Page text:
The Jewishness Of John’s Use Of The Scriptures In John 6:31 And 7:37-38 -- By: Glenn Balfour

Journal: Tyndale Bulletin
Volume: TYNBUL 46:2 (NA 1995)
Article: The Jewishness Of John’s Use Of The Scriptures In John 6:31 And 7:37-38
Author: Glenn Balfour

The Jewishness Of John’s Use Of The Scriptures In John 6:31 And 7:37-38

Glenn Balfour


Two of some eighteen citations of scripture in the Fourth Gospel are examined in detail in order to demonstrate that John’s use of the Old Testament is based on received Jewish exegetical methods. His treatment of scripture is essential to major facets of his gospel, namely his christology and polemical thrust.


That Judaism and its scriptures directly influence the Fourth Gospel is nothing new. Sixty years ago Dodd wrote:

Jewish terms and usages are sometimes explained in the Fourth Gospel, but knowledge of Judaism is assumed. We are hardly through the Prologue when we meet with priests, Levites and Pharisees, a reference to Elijah, and a quotation from Isaiah, all without any explanation. There are unexplained allusions to Rabbinic doctrines, and interpretations of the Old Testament.1

Our intention here is to develop the insights of Dodd and others concerning the essential Jewishness of the author of the Fourth Gospel2 by means of a consideration of his use of the Jewish scriptures.

Many scholars have paved the way for this. Barrett assimilated a broader view of the Jewish influence on the Fourth Gospel, finding that ‘the whole body of the Old Testament formed a background, or framework, upon which the new revelation rested’.3 Glasson’s seminal work demonstrated a vast range of Mosaic imagery in the Fourth Gospel, especially in its christology, and highlighted a considerable body of rabbinic parallels with John’s Old Testament imagery.4 Reim cogently argued that many significant Johannine developments of the Christian tradition evinced an Old Testament background.5 Freed made the first detailed investigation of John’s explicit references to the Old Testament.6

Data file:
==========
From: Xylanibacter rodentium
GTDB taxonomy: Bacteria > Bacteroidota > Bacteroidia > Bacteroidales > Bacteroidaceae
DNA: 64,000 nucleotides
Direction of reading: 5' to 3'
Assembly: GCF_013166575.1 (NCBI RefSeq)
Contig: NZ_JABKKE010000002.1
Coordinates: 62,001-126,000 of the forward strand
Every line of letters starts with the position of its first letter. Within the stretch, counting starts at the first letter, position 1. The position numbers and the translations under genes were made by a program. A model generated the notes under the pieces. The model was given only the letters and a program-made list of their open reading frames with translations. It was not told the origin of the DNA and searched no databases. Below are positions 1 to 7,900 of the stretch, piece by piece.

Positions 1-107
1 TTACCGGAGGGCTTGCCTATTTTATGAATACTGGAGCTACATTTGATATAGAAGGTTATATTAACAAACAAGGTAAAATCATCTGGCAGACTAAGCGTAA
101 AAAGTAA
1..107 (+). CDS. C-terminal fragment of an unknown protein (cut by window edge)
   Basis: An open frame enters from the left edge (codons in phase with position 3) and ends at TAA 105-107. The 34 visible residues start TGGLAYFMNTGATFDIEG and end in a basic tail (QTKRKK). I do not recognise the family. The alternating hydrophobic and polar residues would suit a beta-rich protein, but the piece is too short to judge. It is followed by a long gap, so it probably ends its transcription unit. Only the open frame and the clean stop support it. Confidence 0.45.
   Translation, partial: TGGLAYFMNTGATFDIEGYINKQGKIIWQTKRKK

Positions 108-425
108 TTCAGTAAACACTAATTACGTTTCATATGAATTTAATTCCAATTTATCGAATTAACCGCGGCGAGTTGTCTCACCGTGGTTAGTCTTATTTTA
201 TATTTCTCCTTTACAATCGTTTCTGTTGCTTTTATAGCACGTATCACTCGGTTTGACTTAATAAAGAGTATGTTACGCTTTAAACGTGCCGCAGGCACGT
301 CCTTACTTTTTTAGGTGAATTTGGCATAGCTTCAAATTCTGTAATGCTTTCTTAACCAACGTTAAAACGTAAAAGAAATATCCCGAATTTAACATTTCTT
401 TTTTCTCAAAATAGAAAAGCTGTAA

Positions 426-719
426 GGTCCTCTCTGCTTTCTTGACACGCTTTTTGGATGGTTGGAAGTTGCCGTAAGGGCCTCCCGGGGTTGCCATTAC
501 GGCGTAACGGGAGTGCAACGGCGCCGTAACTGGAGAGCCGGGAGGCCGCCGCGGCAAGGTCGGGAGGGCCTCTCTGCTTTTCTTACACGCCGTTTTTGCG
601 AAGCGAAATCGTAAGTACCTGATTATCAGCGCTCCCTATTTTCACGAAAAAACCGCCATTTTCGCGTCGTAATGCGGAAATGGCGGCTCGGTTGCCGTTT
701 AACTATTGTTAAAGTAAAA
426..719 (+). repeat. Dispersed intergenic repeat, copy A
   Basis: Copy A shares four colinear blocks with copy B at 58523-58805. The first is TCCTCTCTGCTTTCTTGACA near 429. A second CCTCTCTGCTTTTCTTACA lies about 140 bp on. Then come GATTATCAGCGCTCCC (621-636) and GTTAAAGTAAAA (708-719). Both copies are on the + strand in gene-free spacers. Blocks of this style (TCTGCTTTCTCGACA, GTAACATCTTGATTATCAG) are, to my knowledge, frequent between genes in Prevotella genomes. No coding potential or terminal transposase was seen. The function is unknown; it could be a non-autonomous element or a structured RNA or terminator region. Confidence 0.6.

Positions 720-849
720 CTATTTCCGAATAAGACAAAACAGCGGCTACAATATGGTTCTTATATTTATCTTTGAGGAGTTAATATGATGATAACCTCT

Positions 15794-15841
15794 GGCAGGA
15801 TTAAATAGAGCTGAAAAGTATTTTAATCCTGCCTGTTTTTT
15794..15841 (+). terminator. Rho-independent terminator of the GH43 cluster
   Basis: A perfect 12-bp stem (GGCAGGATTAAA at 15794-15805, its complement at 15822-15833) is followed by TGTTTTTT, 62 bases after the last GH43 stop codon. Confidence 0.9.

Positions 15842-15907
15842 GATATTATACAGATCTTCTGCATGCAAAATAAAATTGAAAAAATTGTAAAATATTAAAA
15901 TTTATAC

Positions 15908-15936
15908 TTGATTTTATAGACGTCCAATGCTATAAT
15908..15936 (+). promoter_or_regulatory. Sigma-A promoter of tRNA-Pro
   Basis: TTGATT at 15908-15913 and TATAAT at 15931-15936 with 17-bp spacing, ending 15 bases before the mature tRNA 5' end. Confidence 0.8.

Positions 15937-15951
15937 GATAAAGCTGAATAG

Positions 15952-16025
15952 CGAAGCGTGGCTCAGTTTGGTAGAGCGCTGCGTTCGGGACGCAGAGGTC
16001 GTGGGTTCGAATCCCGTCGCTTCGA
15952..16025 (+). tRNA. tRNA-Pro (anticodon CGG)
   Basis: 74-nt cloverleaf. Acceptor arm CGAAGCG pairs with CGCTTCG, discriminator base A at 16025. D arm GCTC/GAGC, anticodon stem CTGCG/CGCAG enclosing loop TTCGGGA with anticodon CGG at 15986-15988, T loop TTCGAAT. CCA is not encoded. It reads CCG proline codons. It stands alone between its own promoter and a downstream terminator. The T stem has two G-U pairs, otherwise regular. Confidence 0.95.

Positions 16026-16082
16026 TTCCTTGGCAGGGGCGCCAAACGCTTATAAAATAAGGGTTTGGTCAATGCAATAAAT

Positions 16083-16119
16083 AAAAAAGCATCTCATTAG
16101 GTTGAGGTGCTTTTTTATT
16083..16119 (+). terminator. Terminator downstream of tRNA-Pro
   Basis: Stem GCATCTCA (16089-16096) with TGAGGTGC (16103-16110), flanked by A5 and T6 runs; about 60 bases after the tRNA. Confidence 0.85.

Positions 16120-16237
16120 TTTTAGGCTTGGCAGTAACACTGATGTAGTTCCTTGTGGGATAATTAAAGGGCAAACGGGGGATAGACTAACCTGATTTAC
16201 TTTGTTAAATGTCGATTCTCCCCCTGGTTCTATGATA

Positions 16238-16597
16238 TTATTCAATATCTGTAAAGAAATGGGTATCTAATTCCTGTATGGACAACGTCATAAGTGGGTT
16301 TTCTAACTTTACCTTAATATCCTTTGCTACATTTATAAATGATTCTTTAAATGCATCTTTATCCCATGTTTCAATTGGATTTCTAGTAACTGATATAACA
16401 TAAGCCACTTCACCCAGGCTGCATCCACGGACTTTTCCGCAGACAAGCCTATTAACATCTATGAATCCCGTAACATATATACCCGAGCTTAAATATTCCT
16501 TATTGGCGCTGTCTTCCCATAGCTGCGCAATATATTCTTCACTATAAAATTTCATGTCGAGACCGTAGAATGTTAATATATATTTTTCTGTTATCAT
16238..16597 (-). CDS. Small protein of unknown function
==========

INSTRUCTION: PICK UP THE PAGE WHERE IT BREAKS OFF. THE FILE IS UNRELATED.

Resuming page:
In what follows, consideration will be given to two of John’s eighteen Old Testament quotations (6:31; 7:37-38) in which the Jewishness of John’s use of Old Testament scripture is clearly to be seen. It is our belief that these test cases provide important examples of how John uses the Old Testament based on received Jewish exegetical methods.

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